The Government is being urged to work with the fleet sector to ensure any changes to motoring taxation are carried out in a timely, effective and proportionate way.
Ahead of the annual Spending Review (Wednesday, November 25), reports suggested that the Government was considering reviving road pricing plans to counter lost tax revenues from the increasing adoption of electric vehicles (EVs).
The fleet sector has already shown it is receptive to road pricing as a replacement to other road and fuel duties. Fleet News has been calling for the Government to launch a feasibility study since its Fleet Industry Manifesto report in 2015.
The National Infrastructure Strategy, launched to coincide with the Spending Review, emphasised the need for motoring tax revenues to ‘keep pace’ with the uptake of EVs. It did not, however, mention road pricing as a potential alternative to the current regime.
Gerry Keaney, chief executive of the British Vehicle Rental and Leasing Association (BVRLA) says any changes need to be fair to the fleet industry.
He recognises that the Government’s future motoring tax strategy must strike a “fine balance” in maintaining vital revenues and encouraging people into newer and cleaner vehicles.
But he stressed: “The Government must avoid placing a crushing tax burden on businesses and individuals that are unable to upgrade their cars, vans or trucks and are already struggling to cope with the economic implications of Covid-19 pandemic and EU exit.”
The Government has already spent £280 billion to help support the economy through the pandemic and will spend a further £55bn next year to support the recovery.
"We will very soon need a system that can levy tax on both conventionally fuelled and battery electric vehicles fairly," Nicholas Lyes, RAC
In total, taxes on UK motoring, including vehicle excise duty (VED), fuel duties and VAT, raise around £40bn per year or 7% of total revenue to the Exchequer. Of this, benefit-in-kind (BIK) tax payments, covering the provision of company cars, raise close to £1.8bn.
Darren Handley, head of infrastructure grants at the Office for Low Emission Vehicles (OLEV), told attendees at Virtual Fleet and Mobility Live that, while the question of future motoring taxation is one for the Treasury, it should not necessarily follow that lost fossil fuel revenues will be recouped from EV drivers.
He said: “If you look at a parallel with something like health and smoking, any reduction in tax (take) from (a reducing number of) smokers isn’t regained by taxing somebody who is healthy.”
Covid-19 impact on tax revenues
In Budget 2020, the Treasury outlined expected tax receipts from fuel duty each year up to 2024/25. It expected to collect £27.5bn this tax year, a £200m decline on £27.7bn in 2019/20. But, then it was predicted to increase to £28.1bn the following year (2021/22), before reaching £30.5bn in 2022/23, £31.2bn in 2023/24 and £31.7bn in 2024/25.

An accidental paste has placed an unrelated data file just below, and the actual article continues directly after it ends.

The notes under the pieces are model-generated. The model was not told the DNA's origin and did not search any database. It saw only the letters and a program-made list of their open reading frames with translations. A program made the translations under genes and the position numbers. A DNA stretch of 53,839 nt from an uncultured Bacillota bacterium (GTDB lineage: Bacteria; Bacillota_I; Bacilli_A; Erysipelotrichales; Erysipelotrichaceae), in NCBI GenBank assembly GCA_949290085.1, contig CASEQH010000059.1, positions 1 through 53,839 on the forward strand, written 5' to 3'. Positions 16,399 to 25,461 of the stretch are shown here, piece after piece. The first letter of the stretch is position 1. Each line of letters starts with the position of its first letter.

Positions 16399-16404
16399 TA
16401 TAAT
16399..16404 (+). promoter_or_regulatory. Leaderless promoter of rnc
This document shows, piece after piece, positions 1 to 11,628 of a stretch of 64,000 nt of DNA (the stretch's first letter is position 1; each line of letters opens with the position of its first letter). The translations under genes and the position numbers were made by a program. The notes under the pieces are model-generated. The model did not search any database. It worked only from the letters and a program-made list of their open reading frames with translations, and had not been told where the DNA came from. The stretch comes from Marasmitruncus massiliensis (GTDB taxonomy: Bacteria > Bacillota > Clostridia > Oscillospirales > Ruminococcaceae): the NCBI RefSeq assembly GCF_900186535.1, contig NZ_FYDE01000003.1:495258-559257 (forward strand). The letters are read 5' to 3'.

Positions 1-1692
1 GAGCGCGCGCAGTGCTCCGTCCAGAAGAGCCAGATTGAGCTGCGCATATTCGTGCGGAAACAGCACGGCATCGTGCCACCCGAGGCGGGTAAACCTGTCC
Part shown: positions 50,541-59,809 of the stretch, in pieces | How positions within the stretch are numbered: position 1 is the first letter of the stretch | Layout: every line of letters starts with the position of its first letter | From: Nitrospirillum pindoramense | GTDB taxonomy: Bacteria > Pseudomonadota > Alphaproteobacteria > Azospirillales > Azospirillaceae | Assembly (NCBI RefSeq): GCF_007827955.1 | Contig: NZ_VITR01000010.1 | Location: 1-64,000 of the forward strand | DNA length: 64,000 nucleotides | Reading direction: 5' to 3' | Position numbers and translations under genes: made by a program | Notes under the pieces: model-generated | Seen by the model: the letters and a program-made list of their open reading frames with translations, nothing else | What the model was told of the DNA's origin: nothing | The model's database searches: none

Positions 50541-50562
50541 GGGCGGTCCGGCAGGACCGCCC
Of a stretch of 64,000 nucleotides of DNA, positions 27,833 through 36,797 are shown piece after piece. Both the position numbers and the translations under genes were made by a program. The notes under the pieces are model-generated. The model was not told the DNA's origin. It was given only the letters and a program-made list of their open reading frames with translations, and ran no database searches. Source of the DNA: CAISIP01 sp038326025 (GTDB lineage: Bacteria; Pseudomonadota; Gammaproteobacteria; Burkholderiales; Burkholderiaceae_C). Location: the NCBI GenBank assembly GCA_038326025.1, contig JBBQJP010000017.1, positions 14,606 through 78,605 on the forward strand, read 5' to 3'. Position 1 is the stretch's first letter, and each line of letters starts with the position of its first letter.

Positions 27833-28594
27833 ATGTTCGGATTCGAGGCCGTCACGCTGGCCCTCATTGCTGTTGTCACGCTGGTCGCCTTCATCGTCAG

VED receipts are expected to fall by £100 million to £7bn in 2021/22, before increasing by £200m each year for the next three years, reaching £7.6bn in 2024/25.
Revenues, however, have already been impacted by Covid-19, with lockdown restrictions reducing fuel duty by £2.4bn in April and May compared with the same time last year.
Nicholas Lyes, RAC head of roads policy, said: “While not paying car tax is clearly an incentive to go fully electric at the moment, we will very soon need a system that can levy tax on both conventionally fuelled and battery electric vehicles fairly.
“If this isn’t addressed, we risk finding ourselves in a situation where petrol and diesel drivers continue to pay all the tax for using the roads which is unsustainable.”
Four-in-10 drivers believe that some form of ‘pay-per mile’ system would be fairer than the current system of fuel duty, says the RAC, while half (49%) agree that the more someone drives, the more they should pay in tax.
Insurance and Mobility Solutions (IMS), which is part of Trak Global Group, has successfully piloted road pricing projects in several US states.
Dr Ben Miners, chief innovation officer for IMS, explained: “Road user charging (RUC) and electronic toll collection (ETC) are both important solutions to fairly generate revenue from road users.”
ETC focuses on specific concessions or fixed points with a roadside/infrastructure approach, whereas RUC focuses on the broader transportation network with an infrastructure-free, wireless infrastructure, process.
Miners said: “The additional flexibility of RUC enables new virtual tolls to be introduced and transform any road segment or fixed asset into a ‘tolled’ road, which eliminates lengthy construction times and shortens time-to-market.”
Read crucial guidance for fleets on the adoption of EVs in the December edition of Fleet News.
This article was first published in the December edition of Fleet News.